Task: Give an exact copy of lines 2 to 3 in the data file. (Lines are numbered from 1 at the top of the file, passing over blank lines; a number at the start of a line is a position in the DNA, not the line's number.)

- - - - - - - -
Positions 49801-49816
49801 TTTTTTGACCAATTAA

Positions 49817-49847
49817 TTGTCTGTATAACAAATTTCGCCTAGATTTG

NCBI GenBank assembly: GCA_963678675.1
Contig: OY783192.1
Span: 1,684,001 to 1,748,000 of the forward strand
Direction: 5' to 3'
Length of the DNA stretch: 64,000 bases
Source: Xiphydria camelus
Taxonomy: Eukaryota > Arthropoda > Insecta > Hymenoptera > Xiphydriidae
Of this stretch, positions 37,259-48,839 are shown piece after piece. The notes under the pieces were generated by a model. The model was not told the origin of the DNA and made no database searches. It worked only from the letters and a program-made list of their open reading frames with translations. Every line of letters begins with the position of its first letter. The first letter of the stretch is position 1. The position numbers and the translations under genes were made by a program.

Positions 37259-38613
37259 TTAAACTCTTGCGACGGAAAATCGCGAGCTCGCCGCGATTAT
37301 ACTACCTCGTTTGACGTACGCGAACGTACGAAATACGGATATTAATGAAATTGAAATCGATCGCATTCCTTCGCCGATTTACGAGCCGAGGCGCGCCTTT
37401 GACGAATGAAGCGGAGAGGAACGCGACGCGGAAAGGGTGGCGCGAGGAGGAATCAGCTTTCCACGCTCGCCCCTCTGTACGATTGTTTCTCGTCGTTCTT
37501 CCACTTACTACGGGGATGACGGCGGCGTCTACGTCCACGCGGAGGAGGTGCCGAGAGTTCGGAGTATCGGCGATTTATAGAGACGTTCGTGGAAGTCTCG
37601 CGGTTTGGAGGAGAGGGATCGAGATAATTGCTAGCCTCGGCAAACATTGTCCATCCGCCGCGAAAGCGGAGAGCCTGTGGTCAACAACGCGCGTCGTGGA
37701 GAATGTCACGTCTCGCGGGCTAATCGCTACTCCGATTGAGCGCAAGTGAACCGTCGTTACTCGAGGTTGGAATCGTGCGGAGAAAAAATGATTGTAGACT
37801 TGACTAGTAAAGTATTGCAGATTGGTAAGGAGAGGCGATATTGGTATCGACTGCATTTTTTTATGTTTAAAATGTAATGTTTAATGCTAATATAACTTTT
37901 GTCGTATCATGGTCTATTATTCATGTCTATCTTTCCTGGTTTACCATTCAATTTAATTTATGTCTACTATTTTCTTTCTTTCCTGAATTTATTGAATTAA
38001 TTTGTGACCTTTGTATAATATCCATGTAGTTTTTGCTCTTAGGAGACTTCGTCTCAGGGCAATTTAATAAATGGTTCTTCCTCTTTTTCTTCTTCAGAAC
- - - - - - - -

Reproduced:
49801 TTTTTTGACCAATTAA

Positions 49817-49847